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September 18, 2021

Drop in numbers of super rich Canadians

It's a first-world problem, but still an interesting one. It turns out that the number of ultra-rich Canadians, people who have a net worth of $30 million, is shrinking, according to a recent study done by UBS and Wealth-X.

The number of super wealthy dropped to 4,980 in 2013 from 5,015 in 2012, according to the study. While there's been a 0.7 per cent drop between the numbers, it turns out that the ultra rich still account for a large amount of wealth, $595 billion US. Now that's a lot of dough between a small group of people.

But the drop in numbers stands out among the other developed countries. Our friendly neighbours down south saw their number of super wealthy jump up to 65,505 and their elite have a wealth of $9 trillion US. Meanwhile, the number of wealthy individuals around the world rose to 199,235, a record high, with a combined wealth of $27.8 trillion US.

The bump in super rich is thanks to wealthy individuals in United States and Europe rather than China and Brazil, which actually saw a drop due to economic downturns. But what's happening in Canada? It turns out that the slowdown in Asia is affecting our commodities and the wealth of the super rich, according to the Huffington Post.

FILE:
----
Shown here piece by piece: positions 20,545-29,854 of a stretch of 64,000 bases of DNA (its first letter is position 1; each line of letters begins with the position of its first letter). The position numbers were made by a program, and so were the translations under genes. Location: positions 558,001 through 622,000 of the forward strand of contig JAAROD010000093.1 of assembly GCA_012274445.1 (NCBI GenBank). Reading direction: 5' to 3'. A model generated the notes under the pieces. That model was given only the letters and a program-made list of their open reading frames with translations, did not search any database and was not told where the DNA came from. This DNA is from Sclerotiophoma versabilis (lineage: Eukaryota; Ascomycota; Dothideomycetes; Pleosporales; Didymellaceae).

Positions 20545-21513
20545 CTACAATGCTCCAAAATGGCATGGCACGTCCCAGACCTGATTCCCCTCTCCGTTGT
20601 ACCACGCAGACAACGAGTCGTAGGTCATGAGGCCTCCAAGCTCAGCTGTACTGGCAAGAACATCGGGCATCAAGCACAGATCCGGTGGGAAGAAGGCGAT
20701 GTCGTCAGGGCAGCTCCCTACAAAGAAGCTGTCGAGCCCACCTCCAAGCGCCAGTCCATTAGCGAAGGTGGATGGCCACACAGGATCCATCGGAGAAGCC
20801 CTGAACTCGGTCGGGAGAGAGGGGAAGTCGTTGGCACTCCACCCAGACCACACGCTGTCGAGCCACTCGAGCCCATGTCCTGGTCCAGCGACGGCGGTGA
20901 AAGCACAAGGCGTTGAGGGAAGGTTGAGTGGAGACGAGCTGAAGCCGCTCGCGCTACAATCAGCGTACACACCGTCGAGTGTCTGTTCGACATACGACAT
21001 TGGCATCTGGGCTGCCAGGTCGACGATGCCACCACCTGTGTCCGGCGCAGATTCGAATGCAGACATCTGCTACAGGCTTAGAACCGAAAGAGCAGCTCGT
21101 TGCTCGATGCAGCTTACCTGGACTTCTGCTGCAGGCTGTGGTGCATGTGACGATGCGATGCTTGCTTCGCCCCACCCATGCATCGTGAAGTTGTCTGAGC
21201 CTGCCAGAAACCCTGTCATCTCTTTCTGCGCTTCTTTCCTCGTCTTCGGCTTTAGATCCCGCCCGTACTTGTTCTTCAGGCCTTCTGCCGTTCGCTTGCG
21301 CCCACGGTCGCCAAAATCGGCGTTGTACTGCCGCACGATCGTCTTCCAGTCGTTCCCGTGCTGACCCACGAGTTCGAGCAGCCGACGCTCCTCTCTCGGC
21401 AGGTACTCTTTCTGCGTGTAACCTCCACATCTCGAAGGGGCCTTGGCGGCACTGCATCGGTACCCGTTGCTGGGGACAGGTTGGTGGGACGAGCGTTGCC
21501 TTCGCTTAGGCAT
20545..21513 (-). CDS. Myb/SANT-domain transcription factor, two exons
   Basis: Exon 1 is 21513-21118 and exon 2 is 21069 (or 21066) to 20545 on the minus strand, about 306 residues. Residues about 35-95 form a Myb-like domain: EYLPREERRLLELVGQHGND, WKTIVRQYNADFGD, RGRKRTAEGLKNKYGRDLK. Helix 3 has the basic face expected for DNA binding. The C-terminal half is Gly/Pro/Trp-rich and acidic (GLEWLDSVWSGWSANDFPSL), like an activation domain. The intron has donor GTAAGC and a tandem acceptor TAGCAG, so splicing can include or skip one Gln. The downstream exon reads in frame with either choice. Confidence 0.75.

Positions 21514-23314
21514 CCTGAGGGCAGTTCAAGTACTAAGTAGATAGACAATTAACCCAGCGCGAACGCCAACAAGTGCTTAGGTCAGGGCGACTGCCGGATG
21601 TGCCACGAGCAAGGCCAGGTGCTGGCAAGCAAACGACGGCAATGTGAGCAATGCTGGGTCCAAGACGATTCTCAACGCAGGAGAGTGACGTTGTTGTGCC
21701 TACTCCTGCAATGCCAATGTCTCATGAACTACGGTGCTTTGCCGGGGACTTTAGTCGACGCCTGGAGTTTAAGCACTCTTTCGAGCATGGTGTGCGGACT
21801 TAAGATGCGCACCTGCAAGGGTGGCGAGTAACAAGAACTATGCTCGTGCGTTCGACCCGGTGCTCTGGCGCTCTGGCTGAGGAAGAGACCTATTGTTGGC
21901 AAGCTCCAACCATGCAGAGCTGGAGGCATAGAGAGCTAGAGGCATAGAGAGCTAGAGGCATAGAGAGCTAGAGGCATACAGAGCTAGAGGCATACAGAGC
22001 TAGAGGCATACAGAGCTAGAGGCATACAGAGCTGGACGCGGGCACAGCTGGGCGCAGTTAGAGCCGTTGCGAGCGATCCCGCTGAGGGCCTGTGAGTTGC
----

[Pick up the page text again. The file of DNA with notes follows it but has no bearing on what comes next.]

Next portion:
It's tricky to compare data from the 2006 census data and the recently released National Household Survey since there's been a change in how the data was collected. But the recent data shows us that be to a part of Canada's top one per cent, you'd need to earn an annual income of $191,000, while the median national household income sits at $27,800. Some of the richest Canadians earn a whopping seven times than many Canadians.

Income inequality is a hot topic in the United States, but maybe it's time that we take a look at fixing it here. One suggestion made by the Ontario Chamber of Commerce is to tie the province's minimum wage to inflation.

How do you think Canada can fix income inequality?

By Josephine Lim, MSN Money



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Gordon PowersGordon Powers

A long-time fund company executive, Gordon Powers now heads up the Affinity Group, a financial services consulting firm. Gordon was a personal finance columnist for the Globe & Mail for many years, has taught retirement planning...